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Posted: November 01, 2011

Colorado Sustainable Design Awards: Commercial

CSDA_TotalCommunityOptions.jpg

1st place
Total Community Options
Headquarters (Denver)
Architect: OZ Architecture/Chad Holtzinger
General contractor/builder: Saunders Construction
Developer: Heitler Development; Hartman Ely Investments
Owner: Total Longterm Care

Overview

Total Community Options, a nonprofit organization serving seniors, is located in the Lowry Redevelopment, a former U.S. Air Force base. Saving money on operating costs through energy conservation was a primary driver in its decision to pursue a green office building. A laminated glass photovoltaic system was featured at the front of the building to showcase the technology and promote sustainability. Originally the building was programmed for 60,000 square feet but was reduced to 45,000 after redefining the work space to adjust to changing workplace trends (such as employees spending more time out of the office).

Sustainable features

›› To reduce cooling loads for the building, parking areas were upgraded to a lighter color, using concrete rather than asphalt. Plants and pervious paving also were used to lower surrounding temperatures.
›› Plumbing fixtures throughout the building are designed to save 50 percent of the water compared to a conventional office building.
›› TCO saves 70 percent in energy costs compared to a code-compliant office building (43 percent without the photovoltaic panels).
›› The project supported the local economy and reduced transportation impacts by using gypsum board and brick manufactured
in Colorado.

CSDA_DesignStudioDenver.jpg

2nd place
Design Studio, Denver
Architect: Architectural Workshop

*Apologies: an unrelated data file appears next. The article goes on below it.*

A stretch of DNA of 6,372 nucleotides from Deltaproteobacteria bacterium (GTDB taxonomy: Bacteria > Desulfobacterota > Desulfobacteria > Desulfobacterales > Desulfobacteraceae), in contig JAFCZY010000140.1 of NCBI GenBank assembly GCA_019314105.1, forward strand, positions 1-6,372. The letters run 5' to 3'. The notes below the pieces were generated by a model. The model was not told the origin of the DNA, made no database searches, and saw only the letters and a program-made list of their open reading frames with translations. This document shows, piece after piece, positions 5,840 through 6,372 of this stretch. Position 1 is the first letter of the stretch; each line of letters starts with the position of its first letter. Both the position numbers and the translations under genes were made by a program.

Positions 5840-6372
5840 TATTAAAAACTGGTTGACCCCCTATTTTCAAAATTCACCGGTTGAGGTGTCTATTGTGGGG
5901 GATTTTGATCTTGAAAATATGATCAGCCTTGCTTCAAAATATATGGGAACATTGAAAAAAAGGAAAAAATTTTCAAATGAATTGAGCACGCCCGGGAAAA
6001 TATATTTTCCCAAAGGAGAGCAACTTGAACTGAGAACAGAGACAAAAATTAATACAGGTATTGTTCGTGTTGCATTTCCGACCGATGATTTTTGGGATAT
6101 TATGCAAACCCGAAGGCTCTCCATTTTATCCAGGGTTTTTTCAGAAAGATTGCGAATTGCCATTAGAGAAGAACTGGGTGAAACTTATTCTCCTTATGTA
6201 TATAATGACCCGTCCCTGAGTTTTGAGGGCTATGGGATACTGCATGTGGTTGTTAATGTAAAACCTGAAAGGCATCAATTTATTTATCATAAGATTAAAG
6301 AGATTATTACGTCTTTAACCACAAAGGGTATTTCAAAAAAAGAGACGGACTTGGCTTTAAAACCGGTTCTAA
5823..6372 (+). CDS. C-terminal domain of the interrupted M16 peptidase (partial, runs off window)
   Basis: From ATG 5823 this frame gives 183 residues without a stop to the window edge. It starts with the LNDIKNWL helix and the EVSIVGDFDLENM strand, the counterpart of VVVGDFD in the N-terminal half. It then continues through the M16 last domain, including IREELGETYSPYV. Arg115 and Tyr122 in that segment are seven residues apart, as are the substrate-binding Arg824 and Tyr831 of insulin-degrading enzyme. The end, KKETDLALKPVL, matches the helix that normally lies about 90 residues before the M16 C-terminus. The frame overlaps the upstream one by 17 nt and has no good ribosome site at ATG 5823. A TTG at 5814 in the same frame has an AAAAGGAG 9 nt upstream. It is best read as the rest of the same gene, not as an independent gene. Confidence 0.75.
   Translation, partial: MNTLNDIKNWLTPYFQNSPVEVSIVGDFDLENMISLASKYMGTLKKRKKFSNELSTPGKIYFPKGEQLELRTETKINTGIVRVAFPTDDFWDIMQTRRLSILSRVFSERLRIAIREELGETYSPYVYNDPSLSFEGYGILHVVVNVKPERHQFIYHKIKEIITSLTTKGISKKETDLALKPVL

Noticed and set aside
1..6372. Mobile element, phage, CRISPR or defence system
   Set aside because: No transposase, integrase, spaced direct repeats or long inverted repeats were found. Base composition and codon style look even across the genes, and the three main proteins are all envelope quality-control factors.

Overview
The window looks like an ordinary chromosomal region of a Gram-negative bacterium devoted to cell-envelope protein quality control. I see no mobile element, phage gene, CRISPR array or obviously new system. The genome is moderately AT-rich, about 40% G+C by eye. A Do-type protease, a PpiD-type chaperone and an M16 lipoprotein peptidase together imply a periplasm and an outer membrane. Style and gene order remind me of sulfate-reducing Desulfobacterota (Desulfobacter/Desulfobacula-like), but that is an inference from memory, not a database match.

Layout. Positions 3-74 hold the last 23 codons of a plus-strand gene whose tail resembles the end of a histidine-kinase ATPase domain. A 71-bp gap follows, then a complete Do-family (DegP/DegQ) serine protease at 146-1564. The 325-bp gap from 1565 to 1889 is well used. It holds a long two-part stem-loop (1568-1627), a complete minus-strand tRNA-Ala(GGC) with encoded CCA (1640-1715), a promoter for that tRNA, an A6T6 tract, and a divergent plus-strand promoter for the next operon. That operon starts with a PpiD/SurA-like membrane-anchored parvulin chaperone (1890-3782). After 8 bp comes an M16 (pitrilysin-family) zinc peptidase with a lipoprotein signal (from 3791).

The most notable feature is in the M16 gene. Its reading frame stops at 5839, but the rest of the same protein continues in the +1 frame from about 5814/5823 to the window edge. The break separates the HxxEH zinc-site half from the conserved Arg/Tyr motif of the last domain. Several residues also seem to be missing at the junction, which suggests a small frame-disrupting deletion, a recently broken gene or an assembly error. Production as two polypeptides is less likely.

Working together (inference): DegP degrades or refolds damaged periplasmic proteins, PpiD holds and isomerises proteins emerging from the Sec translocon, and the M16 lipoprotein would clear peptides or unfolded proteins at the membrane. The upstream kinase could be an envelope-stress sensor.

General contractor/builder: Brown-Schrepferman
& Co.

Overview

The goal of this project was to restore the historic integrity of a 1933 brick building while giving it new life. In the conversion of this run-down building into a contemporary design studio, sustainable features became the highest priority. Finishes and building systems were selected to create a warm, healthy and inspiring environment while reducing the environmental impact. Exposing the original brick and opening up all of the original windows allowed the space to be flooded with natural light and air while bringing back a connection to the community.

Sustainable features

›› This site was an impermeable lot with no landscaping. By taking out oversized concrete sidewalks and replacing them with red sandstone pavers and xeriscaping the front, the building became part of the original Denver streetscape.
›› Natural daylighting and ventilation through new operable windows and
skylights are coordinated with a
low-energy swamp cooler to provide additional cooling.
›› A super-insulating exterior skin reduced heating and cooling loads by 50 percent.
›› Ninety-five percent of the original
structure was reused.

CSDA_1800Larimer.jpg

3rd place
1800 Larimer
Architect: RNL Design
General contractor: M.A. Mortenson Co.
Developer: Westfield Co. Inc.

Overview

This 22-story LEED Platinum building,
the first new high rise in the city's central
business district in 25 years, was financed in 2008 with $45 million in private equity and a $145 million loan. It sold in February 2011 for $213 million, or $430 per square foot, a record price for a Denver office property. The project was designed to reduce operating costs, maximize the use of space and improve worker productivity. It attracted Xcel Energy Inc., which wanted a new regional headquarters to consolidate its 1,200 employees.

Sustainable features

›› The building features include under-
floor air distribution via raised floors, water-conserving fixtures and 9-foot, 6-inch
ceilings with floor-to-ceiling windows.
›› It can automatically monitor energy-
consuming equipment, fine-tuning that equipment during peak operation and troubleshooting potential issues.
›› A central computer station monitors
power usage.
›› The building's steel, concrete and glass all contain recycled content. About 85 percent of construction waste was diverted from landfill and recycled; about 48 percent of materials were from recycled sources;
nearly 24 percent of materials were
obtained regionally.

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